attempted it.

    As I mentioned previously, I'm only familiar with the Linux tools and
    applications. I have not used my PVR-250 under Windows, so I cannot
    comment on the functionality of its Windows driver or software.


    -WD
  36. Archived from groups: rec.video.desktop (More info?)

    On Fri, 04 Jun 2004 22:13:10 GMT, Will Dormann
    <wdormann@yahoo.com.invalid> wrote:

    >Use GSpot to render an MPEG2 file, like I told you before.

    DirectShow claims to be able to play the file. The following
    combination of filters were used:

    {C:\MyVideos\__20040604_163244.mpg} (Source)
    {MPEG-2 Demultiplexer} (Splitter)

    {SnapStream Firewall Filter} (Video Pre-processor)
    {SnapStream MPEG-2 Video Decoder DMO} (Video Decoder)
    {Video Renderer} (Video Renderer)

    {InterVideo NonCSS Audio Decoder for Hauppauge} (Audio Decoder)
    {Default DirectSound Device} (Audio Renderer)

    --Bruce
  37. Archived from groups: rec.video.desktop (More info?)

    Bruce wrote:

    > How do I know if the software is "deinterlacing" the picture? (I'm not
    > sure I know what this is.)

    You should be able to tell by looking at the video. See
    http://www.100fps.com to understand what interlacing is.

    When you're playing an MPEG2 in Windows Media player, right click the
    video area and click Properties. Click the Advanced tab. You will
    there see the Directshow filters that are used to decode the video. You
    can see the properties for the filters too, if they have any.


    > What is GSpot? How do I tell Windows what to use for a decoder?

    I trust you can Google for Gspot. As for controlling what DirectShow
    filters Windows uses, that's a little trickier. I use Gspot to see what
    filters are used. To disable filters, DXMan works quite well. For a
    more powerful utility, check out this DirectShow filter manager:
    http://www.dvbviewer.com/forum/index.php?showtopic=2543&st=30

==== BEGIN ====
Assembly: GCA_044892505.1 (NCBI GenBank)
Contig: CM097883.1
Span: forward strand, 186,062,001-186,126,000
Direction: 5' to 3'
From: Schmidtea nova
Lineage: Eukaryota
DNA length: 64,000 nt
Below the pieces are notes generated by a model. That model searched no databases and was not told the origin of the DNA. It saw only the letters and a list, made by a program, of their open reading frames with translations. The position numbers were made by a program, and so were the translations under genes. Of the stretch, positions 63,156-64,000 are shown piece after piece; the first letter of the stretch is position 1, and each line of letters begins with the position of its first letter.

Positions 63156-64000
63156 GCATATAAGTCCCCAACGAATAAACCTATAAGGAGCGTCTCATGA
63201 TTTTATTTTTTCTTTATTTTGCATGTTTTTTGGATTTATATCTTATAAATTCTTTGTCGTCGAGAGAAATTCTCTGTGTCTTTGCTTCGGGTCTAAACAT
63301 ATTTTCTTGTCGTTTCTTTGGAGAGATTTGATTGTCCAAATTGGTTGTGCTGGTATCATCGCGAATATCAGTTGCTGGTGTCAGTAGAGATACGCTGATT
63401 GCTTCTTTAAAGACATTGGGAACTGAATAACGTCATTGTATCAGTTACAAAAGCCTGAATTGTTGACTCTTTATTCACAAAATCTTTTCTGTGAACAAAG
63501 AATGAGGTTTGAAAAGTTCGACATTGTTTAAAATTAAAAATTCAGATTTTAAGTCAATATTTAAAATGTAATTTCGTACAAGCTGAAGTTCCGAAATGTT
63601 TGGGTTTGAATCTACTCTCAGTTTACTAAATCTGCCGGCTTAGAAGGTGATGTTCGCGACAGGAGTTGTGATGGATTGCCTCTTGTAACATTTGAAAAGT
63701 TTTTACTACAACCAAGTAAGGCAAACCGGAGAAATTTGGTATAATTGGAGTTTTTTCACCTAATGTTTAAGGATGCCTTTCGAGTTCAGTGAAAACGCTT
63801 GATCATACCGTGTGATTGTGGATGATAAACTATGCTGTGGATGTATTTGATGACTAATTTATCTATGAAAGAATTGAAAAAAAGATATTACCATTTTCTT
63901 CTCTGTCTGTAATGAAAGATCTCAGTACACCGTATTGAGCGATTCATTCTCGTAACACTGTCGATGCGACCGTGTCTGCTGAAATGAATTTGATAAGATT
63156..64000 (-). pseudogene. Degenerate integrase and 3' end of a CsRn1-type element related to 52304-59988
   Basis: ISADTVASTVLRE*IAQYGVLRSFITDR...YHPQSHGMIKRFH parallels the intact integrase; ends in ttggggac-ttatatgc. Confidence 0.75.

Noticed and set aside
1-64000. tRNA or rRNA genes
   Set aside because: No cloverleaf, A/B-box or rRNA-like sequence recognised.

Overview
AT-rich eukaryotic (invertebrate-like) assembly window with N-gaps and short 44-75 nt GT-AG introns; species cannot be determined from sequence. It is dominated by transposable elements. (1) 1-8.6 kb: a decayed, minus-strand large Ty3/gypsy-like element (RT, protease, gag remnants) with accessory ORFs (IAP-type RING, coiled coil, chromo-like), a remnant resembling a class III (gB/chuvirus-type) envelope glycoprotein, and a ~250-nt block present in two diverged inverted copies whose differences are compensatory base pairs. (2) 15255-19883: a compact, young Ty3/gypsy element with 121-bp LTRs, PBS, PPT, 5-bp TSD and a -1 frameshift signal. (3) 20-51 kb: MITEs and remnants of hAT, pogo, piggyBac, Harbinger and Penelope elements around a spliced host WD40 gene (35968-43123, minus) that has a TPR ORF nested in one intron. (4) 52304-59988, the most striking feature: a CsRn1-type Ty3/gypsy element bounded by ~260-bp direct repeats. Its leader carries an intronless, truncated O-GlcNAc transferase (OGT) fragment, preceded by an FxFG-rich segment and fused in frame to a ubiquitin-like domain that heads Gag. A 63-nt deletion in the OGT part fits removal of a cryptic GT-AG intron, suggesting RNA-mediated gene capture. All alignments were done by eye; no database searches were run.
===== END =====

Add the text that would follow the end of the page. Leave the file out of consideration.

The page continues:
You can set priorities for filters, disable existing ones, or register
    new ones.


    -WD
  38. Archived from groups: rec.video.desktop (More info?)

    Bruce wrote:


    > BTW, the video decoder I am using is "InterVideo NonCSS Audio Decoder
    > for Hauppauge."


    That sure sounds like an audio codec, not a video one. What's the
    video path as reported by GSpot?


    -WD
  39. Archived from groups: rec.video.desktop (More info?)

    Bruce wrote:

    >
    >
    > >What video card do you have and what driver from what source?
    >
    > ATI Xpert 2000 (Rage 128 Pro) w/32 MB RAM. Stock Windows XP driver
    > (this is what ATI recommends for WinXP).
    >

    That's a very old card, they never did get good reviews. The Rage128's I have
    in the lab at work never impressed me. I remember having a lot of issues with
    the drivers.

    Do you have access to another video card to try?
  40. Archived from groups: rec.video.desktop (More info?)

    > The CPU usage is being taken almost entirely by WinTV2K.exe. This is a
    > fresh install of WinXP - there is nothing else running in the
    > background.

    I am wondering whether having 100% CPU usage is really a problem or
    not. If you can view live-TV without any problem, you may not want to
    treat it as a problem.

    I believe this may have something to do with how the WinTV software is
    written. If it has a tight-loop that loops as fast as the CPU allows
    in order to give as good performance as it can give to the user, it
    may well take 100% CPU usage even if the loop is doing nothing but
    waiting for the user. The end result is that the user gets a great
    response from the software with the trade off of being alarmed by
    seeing 100% CPU usage.

    What you may want to find out is whether you can switch to run another
    application without any problem. If you can run another application
    without any problem with that application or WinTV, your PC is OK and
    is capable to support running both that application and WinTV. If both
    programs slow down, this means your PC is not capable to support both
    running at the same time. If you have a hard time switching to another
    application at all while WinTV is running, this means either WinTV is
    poorly written or Windows operating system has a problem (because this
    should not happen).

    For example, I have written a MS-Access program that prints barcode
    labels. It always uses 100% of the CPU when it prints labels (may have
    something to do with how MS Access handle printing or how it handles
    the barcode font). As far as I know, this is not a problem. Other
    programs can still function properly when the MS Access program is
    printing labels, and the computer is having 100% CPU usage.

    The other thing that you may want to try is to run the program in Full
    Screen mode if this mode is available. Running program in full screen
    mode should be faster than running in "window" mode because running it
    in window requires Windows operating system to do a couple extra
    things to prevent that program from corrupting the image of other
    applications. Note: Maximizing the window size of the program is not
    the same as running the program in full screen mode.

    Hope you don't have a problem.

    Jay Chan
  41. Archived from groups: rec.video.desktop (More info?)

    In article <H76wc.5236$1s1.3004@bignews4.bellsouth.net>,